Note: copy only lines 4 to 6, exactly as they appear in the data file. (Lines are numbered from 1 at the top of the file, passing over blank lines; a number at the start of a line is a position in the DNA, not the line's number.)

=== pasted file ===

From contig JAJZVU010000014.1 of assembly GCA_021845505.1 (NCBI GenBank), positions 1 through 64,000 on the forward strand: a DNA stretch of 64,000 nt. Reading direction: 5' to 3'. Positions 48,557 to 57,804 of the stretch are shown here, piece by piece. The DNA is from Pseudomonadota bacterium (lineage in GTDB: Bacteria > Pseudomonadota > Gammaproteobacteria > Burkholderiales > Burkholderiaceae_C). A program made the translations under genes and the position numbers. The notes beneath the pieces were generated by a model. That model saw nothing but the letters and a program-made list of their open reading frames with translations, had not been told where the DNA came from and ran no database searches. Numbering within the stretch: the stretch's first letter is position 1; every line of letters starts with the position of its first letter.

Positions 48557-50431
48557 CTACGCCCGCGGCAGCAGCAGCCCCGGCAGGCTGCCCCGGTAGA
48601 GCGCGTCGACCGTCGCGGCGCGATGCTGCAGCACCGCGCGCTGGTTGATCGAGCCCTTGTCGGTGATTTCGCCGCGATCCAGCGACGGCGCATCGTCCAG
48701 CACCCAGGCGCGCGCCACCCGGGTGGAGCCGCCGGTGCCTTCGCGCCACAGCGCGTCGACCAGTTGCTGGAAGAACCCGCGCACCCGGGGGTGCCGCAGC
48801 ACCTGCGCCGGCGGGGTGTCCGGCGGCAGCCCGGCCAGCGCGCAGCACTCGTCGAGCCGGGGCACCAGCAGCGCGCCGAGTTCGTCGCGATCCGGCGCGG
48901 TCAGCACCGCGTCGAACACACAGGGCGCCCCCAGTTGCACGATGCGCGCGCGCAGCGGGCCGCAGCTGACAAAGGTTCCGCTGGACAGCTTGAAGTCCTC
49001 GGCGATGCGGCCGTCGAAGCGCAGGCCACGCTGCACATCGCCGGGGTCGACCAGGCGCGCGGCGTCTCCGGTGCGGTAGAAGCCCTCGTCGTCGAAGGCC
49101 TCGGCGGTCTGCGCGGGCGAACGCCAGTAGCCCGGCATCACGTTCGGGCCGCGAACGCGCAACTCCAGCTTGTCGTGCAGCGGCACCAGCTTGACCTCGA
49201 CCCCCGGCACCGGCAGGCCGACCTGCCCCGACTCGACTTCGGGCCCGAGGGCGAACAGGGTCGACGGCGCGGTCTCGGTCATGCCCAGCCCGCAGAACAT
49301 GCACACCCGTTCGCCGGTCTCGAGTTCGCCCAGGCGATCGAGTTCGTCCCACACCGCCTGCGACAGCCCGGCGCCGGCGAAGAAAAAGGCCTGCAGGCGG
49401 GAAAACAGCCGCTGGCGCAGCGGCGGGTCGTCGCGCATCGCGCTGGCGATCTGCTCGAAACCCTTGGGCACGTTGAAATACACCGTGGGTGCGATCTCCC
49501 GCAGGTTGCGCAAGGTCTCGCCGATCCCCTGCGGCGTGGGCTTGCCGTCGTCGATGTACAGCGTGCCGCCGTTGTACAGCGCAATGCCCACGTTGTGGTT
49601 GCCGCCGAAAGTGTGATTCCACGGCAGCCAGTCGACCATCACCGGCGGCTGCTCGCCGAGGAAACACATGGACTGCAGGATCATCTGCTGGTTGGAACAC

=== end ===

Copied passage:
48601 GCGCGTCGACCGTCGCGGCGCGATGCTGCAGCACCGCGCGCTGGTTGATCGAGCCCTTGTCGGTGATTTCGCCGCGATCCAGCGACGGCGCATCGTCCAG
48701 CACCCAGGCGCGCGCCACCCGGGTGGAGCCGCCGGTGCCTTCGCGCCACAGCGCGTCGACCAGTTGCTGGAAGAACCCGCGCACCCGGGGGTGCCGCAGC
48801 ACCTGCGCCGGCGGGGTGTCCGGCGGCAGCCCGGCCAGCGCGCAGCACTCGTCGAGCCGGGGCACCAGCAGCGCGCCGAGTTCGTCGCGATCCGGCGCGG